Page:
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Chinese Stocks Dip Following MSCI Inclusion

1 Jun 2018 4:45 am
By Joanne Chiu 

The long-awaited introduction of Chinese shares to a set of widely followed global benchmarks took effect on Friday, but its impact on stock markets was short-lived. China's benchmark Shanghai Composite Index was down 0.5% by midday, following a 1.8% gain the previous day, while Hong Kong's Hang Seng Index was largely flat after Thursday's 1.4% jump.

Friday's Big Theme

Global index provider MSCI Inc. added around 230 mainland-listed Chinese stocks to its flagship Emerging Markets Index, and other indexes, a move expected to draw billions of dollars from investment funds into yuan-denominated stocks.

What's Happening

Many global money managers and institutional investors overseeing funds that track the MSCI indexes adjusted their holdings of stocks in the final minutes of trading Thursday afternoon, ahead of Friday's official change in the benchmarks.

The trading volume of stocks in China's CSI300 Index, which tracks 300 large-cap companies including liquor maker Kweichow Moutai Co. and developer China Vanke Co., rose 13% on Thursday ahead of their inclusion in the MSCI indexes.

In recent days, net fund inflows into China's Shanghai and Shenzhen stock markets via a trading link with Hong Kong logged a noticeable rise, while funds flowing southbound from the mainland into Hong Kong stocks saw negative outflows, partly due to weakness caused by concerns including trade tensions.

One Hong Kong-listed stock jumped as much as 43% Thursday afternoon just before the market closed. Lifestyle International Holdings Ltd., which operates the SOGO chain of department stores in Hong Kong, was added to the MSCI Hong Kong Small Cap Index Friday. Its shares were 28.6% lower Friday morning after the brief spike. The company said it was unaware of any reason for the move besides the index inclusion.

Market Reaction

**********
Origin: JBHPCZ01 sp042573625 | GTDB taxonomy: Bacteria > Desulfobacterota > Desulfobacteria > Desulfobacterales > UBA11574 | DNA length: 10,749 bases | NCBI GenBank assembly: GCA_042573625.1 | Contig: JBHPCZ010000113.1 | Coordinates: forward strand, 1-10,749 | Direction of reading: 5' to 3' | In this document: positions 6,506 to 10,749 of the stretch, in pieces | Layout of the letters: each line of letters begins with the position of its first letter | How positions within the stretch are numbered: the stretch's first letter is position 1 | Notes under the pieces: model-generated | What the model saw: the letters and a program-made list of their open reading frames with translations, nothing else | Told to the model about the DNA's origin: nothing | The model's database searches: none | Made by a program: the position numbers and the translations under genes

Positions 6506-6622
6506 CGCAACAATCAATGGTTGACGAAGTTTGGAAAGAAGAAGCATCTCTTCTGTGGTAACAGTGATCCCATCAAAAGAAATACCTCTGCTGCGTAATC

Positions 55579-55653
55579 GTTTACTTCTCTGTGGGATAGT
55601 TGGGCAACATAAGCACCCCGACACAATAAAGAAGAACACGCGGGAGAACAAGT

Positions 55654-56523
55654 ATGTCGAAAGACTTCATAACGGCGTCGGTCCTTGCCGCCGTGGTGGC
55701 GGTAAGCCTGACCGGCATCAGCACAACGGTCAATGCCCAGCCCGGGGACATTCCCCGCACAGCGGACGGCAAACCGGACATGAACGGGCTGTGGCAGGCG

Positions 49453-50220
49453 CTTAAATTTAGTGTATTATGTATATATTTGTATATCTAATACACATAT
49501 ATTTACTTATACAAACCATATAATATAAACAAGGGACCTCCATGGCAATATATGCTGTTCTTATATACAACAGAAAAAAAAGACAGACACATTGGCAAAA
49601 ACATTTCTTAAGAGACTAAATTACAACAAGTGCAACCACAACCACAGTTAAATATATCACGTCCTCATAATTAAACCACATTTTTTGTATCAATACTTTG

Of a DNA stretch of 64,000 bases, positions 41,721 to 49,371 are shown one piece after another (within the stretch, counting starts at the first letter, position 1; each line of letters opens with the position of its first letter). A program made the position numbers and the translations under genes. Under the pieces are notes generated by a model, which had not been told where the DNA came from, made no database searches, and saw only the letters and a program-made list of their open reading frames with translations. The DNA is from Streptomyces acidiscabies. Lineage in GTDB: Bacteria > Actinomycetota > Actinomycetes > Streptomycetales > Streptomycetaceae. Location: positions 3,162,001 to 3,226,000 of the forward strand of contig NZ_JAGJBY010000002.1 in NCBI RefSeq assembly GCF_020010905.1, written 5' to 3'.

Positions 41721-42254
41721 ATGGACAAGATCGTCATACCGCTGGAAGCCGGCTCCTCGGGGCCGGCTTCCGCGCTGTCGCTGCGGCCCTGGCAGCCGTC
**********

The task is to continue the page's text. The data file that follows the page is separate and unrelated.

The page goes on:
"The gains in consumption-related stocks yesterday were more or less the market's reaction to the MSCI index inclusion news," said Zhang Gang, senior analyst at Central China Securities. Market participants were expecting foreign fund managers to snap up those stocks after the index inclusion, he added.

Ross Teverson, Head of Strategy, Emerging Markets at Jupiter Asset Management, said his firm isn't making changes to its funds because of the addition of Chinese shares to the MSCI indexes. "We generally find that A-share listed companies are less attractively valued than Hong Kong and US-listed peers," he said, noting his fund holds only two such stocks.

The initial impact of the MSCI inclusion would be small because there aren't many large investors trying to rush into the market, added Adrian Zuercher, head of asset allocations at UBS Global Wealth Management. He noted that "it's still very difficult" for foreign investors to invest in China's markets. That's due to the country's tight capital controls--along with limited investment quotas via the Qualified Foreign Institutional Investor (QFII) scheme and Stock Connect system linking to the Hong Kong market.

Elsewhere

Other Asian stocks were broadly mixed Friday, a day after Italian populists struck a deal on a coalition government and more trade conflicts emerged from a Trump administration plan to impose new tariffs on steel and aluminum imports from Canada, Mexico and the European Union.

Korea's KOSPI stock index rose nearly 1% on the back of a strong rebound in South Korean exports for the month of May, while benchmarks in Japan, Taiwan, Malaysia and Philippines also moved higher. Indexes in Australia and New Zealand were lower.

Shen Hong contributed to this article.

Write to Joanne Chiu at joanne.chiu@wsj.com
 

(END) Dow Jones Newswires

June 01, 2018 00:45 ET (04:45 GMT)

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